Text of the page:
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Utah lawmakers unveil alcohol law reform bill, still a work in progress

SALT LAKE CITY — State lawmakers unveiled a much-anticipated Utah alcohol law reform bill Monday, though several key provisions remain in flux less than two weeks before the Legislature adjourns.

HB442 would allow restaurants to remove the so-called "Zion Curtain" that shields customers from liquor mixing and pouring if they install a 10-foot buffer between the area and where children are seated. People in the buffer zone would be subject to electronic age verification.

The Senate sponsor of the massive bill, Sen. Jerry Stevenson, R-Layton, said he believes it “creates much better alcohol policy for the state of Utah,” in part by more clearly defining where children can be in the bar area of restaurants. He said it also solves “some of the problems with the Zion Curtain” created when liquor preparation areas in some restaurants were "grandfathered in" under previous legislation.

The bottom line, Stevenson said, is “children can’t be in a bar area. That’s the end of it.” He said he understands the new 10-foot buffer the law would establish “might be devastating to a very small restaurant,” but noted that portion of the bill won’t take effect until next year to allow for further changes to the law if needed.

One of the sticking points for the Salt Lake Area Restaurant Association is the 400 restaurants that were exempt from the 2009 law requiring a separate alcohol preparation area.

Under the bill, those restaurants would have to erect the barrier or put in the 10-foot buffer zone.

"I think this is just a first stab at the bill. I think there will be some changes going forward," said Steve Hunter, a Salt Lake restaurant association lobbyist who has worked with House Majority Leader Brad Wilson, R-Kaysville, on the bill.

Discussions are ongoing, Hunter said.

Wilson toured several restaurants Friday to get their perspective on proposed changes to the law.

A morning news conference on the bill was canceled, Stevenson said, because of meetings scheduled in the afternoon to work on details with some associations. Lawmakers said they have discussed the bill with some 18 stakeholders, including The Church of Jesus Christ of Latter-day Saints.

The LDS Church reiterated Monday that it has historically worked to support legislation that advances the safety and well-being of all residents, particularly minors, and to avoid the societal costs and harms that often result from alcohol excess consumption and abuse, underage drinking, and DUIs.

"In its current form, this bill appears to be an admirable attempt to address those concerns and provide appropriate protections. We will watch the legislative discussion with interest in the coming days," said LDS Church spokesman Eric Hawkins.

Wilson took issue with a new nickname for the buffer when he joined the daily Senate availability Monday.

“I think the ‘moat’ is offensive,” Wilson said, and has “very little to do in my mind with a buffer zone.” He said the nickname creates “a false narrative that Utah is the only place that cares” about separating alcohol preparation from where minors sit, listing a number of other states with similar requirements.

Wilson said the bill will give restaurants with the shield the option of keeping it up or replacing it with the new buffer zone. Restaurants that were not required to install a shield between customers and drink preparations will have to choose between doing so or creating the buffer zone.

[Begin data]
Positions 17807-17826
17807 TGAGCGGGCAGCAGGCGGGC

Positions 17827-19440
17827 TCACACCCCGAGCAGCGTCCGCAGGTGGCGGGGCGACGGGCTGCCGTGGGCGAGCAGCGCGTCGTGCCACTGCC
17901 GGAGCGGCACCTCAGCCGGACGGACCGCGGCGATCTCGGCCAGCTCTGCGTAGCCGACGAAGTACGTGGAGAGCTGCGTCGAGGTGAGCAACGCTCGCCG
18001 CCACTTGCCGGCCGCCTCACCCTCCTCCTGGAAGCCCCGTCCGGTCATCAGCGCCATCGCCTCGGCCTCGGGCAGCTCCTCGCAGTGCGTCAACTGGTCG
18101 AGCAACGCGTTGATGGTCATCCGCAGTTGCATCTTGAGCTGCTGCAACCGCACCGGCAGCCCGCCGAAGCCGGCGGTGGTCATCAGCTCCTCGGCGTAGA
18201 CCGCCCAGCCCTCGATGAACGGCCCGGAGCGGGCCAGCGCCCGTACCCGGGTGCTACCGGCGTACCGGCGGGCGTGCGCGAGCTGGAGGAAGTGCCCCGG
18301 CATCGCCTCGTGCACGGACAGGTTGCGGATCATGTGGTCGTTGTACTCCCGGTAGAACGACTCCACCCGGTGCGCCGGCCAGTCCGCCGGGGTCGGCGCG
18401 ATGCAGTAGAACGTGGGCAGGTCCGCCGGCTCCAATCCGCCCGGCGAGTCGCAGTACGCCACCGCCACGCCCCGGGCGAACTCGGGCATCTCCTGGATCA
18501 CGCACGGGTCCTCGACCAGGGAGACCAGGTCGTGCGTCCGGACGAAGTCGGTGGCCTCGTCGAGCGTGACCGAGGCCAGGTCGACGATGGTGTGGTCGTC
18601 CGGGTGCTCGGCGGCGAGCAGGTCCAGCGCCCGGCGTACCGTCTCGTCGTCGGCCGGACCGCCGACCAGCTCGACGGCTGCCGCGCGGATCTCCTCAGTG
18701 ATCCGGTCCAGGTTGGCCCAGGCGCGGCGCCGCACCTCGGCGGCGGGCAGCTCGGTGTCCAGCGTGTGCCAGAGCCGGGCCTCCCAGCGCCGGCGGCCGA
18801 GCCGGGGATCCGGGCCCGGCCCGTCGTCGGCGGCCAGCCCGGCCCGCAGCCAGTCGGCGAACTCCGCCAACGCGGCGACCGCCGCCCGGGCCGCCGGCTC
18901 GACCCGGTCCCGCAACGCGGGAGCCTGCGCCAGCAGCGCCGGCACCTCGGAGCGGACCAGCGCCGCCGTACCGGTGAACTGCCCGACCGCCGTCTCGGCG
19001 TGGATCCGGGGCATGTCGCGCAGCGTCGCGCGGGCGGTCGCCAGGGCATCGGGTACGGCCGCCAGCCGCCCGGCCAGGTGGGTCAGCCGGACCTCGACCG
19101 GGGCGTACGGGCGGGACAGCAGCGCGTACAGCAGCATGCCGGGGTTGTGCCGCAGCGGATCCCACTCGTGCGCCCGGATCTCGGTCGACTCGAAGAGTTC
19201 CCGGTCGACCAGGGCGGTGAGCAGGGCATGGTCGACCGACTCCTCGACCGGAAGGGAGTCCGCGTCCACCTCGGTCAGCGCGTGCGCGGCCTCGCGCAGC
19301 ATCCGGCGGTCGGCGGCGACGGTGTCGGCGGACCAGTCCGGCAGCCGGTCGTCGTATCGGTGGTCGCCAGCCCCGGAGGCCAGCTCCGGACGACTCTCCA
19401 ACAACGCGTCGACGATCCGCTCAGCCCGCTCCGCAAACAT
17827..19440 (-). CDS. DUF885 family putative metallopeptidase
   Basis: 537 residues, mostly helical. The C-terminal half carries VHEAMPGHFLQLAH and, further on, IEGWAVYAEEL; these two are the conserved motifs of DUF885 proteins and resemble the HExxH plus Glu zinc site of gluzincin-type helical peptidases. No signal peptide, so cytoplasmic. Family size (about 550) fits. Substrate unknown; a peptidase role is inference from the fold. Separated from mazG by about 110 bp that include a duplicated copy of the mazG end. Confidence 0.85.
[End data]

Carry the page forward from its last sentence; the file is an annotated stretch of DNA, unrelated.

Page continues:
Last week, Wilson said there seems to be agreement among Utah restaurateurs on the bill. While the Utah Restaurant Association has said it supports the legislation, the Salt Lake Area Restaurant Association isn't on board.

Melva Sine, Utah Restaurant Association executive director, said no one is getting everything they want in the bill. But, she said, the pain would be short-lived as people get used to the new law.

The Salt Lake association also has issues with the plan to do away with the "dining club" license to dispense alcohol. Dining clubs are somewhere between restaurants and bars in terms of the amount of alcohol and food they're allowed to serve.

The bill requires the state's approximately 100 dining clubs to choose to be a restaurant or a bar.

Hunter says owners are concerned because the proposed law would change how they run their businesses.

“This is very good, solid alcohol policy,” Stevenson said. “There is no such thing as normal alcohol policy” among the 50 states, describing them all as “abnormal.”

The bill also targets the display of “alco-pops, or fruity beers or whatever you want to call them” now sold in grocery stores, Stevenson said. Such products, which he said have been displayed in produce sections, would be limited to a store’s beer section or a stand-alone display to ensure they don’t “end up in homes where they’re not wanted.”

Senate President Wayne Niederhauser, R-Sandy, said the bill contains “some great concepts from my point of view.”

But Senate Minority Leader Gene Davis, D-Salt Lake City, said he's worried about the effect on so-called mom-and-pop restaurants that already operate on a small margin.

The bill also takes away the Department of Alcoholic Beverage Control’s ability to grant waivers to bars and restaurants near schools and churches, instead reducing the distance from 600 feet to 450 feet of a “normal pedestrian route.”

The bill also would:

• Increase the markup on alcoholic beverages.

• Create two school-based underage drinking prevention programs for eighth- and 10th-graders.

• Require restaurants and bars to display a sign that states whether they are a restaurant or a bar.

• Extend the hours during which a restaurant may sell alcohol on a weekend or a state or federal holiday.

• Require a training program for retail managers and retail owners.